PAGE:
One approach commonly adopted by countries to favour horizontal collaboration is the establishment of inter-sectoral advisory bodies on adult learning. These bodies typically bring together different ministries to jointly work on adult learning, or on aspects related to adult learning policy. They can also facilitate the exchange of information and good practices, take on monitoring tasks, and engage in planning strategies. For example, in Poland, the Inter-Departmental Team for Lifelong Learning is led by the Ministry of Education and is composed of ten other ministries as well as the Prime Minister office (European Commission, 2013[2]).

In some countries, inter-sectoral advisory bodies or teams focus on one specific aspect of adult learning policy, rather than addressing the whole spectrum of adult learning measures. For example, in the Czech Republic, The National Guidance Forum (NGF) – an advisory body established in 2010 by the Minister of Education, Youth and Sports and the Minister of Labour and Social Affairs – aims to ensure inter-ministerial co-ordination of activities and project plans implemented in the field of lifelong guidance.

Other countries have put in place inter-sectoral advisory bodies that cover broader policy areas, with the aim of building complementarities among different policy fields, including adult learning. In Japan, for example, the Council for Designing 100-Year Life society was established in 2017, with the aim of bringing together different stakeholders to discuss the policy challenges associated with a rapidly ageing population, including workers’ continuous up-skilling and adult learning opportunities.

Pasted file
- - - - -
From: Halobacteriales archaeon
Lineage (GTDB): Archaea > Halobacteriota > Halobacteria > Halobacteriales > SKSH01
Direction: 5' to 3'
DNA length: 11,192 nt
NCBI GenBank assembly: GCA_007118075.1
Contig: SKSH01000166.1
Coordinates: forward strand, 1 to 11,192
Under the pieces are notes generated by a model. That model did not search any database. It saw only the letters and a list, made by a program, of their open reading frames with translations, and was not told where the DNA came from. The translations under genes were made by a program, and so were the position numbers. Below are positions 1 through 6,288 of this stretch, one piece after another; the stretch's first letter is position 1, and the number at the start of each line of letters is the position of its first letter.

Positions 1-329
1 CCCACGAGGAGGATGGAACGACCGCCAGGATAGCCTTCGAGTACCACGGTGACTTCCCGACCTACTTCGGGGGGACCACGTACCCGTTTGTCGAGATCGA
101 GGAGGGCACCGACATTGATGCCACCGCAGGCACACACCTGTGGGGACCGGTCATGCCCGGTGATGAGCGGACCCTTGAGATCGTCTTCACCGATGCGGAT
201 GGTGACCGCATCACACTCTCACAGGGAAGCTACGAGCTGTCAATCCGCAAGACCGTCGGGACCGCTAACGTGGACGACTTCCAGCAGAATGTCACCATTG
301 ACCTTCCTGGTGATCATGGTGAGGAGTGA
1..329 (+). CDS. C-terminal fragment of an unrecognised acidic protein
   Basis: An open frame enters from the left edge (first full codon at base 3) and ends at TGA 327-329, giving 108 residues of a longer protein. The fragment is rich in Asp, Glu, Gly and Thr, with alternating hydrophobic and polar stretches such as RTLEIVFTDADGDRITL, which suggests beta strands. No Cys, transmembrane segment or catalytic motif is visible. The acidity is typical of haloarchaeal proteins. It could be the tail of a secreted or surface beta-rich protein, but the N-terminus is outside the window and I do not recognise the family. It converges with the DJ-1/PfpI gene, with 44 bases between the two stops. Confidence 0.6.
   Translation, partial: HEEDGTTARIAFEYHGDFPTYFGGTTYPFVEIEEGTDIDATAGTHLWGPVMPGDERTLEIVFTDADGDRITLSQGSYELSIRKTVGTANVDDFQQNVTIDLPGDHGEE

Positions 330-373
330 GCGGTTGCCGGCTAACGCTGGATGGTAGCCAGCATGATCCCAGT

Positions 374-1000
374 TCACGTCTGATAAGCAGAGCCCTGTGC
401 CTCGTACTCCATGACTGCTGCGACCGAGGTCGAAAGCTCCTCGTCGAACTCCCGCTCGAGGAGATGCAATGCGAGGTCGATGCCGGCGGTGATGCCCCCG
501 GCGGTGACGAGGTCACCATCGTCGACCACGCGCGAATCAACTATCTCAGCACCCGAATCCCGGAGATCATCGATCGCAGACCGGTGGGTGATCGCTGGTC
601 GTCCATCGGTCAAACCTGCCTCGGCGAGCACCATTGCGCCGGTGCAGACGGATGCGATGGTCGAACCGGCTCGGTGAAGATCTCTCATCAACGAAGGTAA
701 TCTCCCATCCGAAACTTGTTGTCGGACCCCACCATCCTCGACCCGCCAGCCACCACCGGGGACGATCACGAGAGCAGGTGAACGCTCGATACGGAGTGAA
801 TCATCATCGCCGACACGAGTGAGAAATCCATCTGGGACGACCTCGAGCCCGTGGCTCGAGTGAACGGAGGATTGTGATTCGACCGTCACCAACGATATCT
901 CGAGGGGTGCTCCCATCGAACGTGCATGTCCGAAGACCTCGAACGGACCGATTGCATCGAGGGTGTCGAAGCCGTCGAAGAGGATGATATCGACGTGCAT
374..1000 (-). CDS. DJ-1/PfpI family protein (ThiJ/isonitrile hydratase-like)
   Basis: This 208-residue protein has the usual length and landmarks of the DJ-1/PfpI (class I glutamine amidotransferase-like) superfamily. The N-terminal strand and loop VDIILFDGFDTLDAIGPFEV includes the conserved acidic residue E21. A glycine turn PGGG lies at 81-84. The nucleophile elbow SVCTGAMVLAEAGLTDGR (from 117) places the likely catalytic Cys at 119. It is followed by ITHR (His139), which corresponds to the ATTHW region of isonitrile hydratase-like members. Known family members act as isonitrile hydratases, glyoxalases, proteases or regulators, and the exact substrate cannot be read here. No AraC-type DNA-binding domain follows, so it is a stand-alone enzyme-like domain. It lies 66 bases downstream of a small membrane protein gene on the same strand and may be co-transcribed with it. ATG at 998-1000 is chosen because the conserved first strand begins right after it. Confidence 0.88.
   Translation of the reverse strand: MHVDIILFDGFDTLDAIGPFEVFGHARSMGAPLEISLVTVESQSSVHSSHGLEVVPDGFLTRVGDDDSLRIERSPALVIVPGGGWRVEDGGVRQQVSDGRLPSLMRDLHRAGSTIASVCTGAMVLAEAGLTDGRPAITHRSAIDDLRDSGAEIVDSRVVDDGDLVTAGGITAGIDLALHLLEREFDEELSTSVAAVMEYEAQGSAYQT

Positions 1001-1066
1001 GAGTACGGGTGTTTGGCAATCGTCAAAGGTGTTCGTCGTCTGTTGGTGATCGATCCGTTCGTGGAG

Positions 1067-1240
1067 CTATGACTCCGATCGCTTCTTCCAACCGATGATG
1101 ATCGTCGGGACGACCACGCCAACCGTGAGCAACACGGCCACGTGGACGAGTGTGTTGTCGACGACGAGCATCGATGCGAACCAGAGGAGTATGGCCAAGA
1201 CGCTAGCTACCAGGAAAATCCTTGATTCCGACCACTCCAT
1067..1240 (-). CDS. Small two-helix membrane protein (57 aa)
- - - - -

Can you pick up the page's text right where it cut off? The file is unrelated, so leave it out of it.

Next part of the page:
In a few OECD countries, mechanisms to foster horizontal cooperation among different ministries on issues related to adult learning are embedded in the legal framework and/or in dedicated guidelines. For example, Korea has embedded in legislation (Framework Act on Employment Policy) provisions to ensure that adult learning programmes do not overlap and are complementary.1 Switzerland has recently adopted its first law on adult learning, which provides a legal framework for different sectors to cooperate, including health, labour, culture and migration (Kozyra, Motschilnig and Ebner, 2017[3]).

In some countries, horizontal collaboration on adult learning is not institutionalised through formal inter-sectoral advisory bodies or in the legal framework/guidelines, but takes place in the form of regular meetings between officials from different ministries. For example, in Ireland, quarterly meetings take place between various ministries and public bodies involved in adult learning2 to ensure stakeholder engagement and continued liaising in relation to the skills agenda, including adult learning.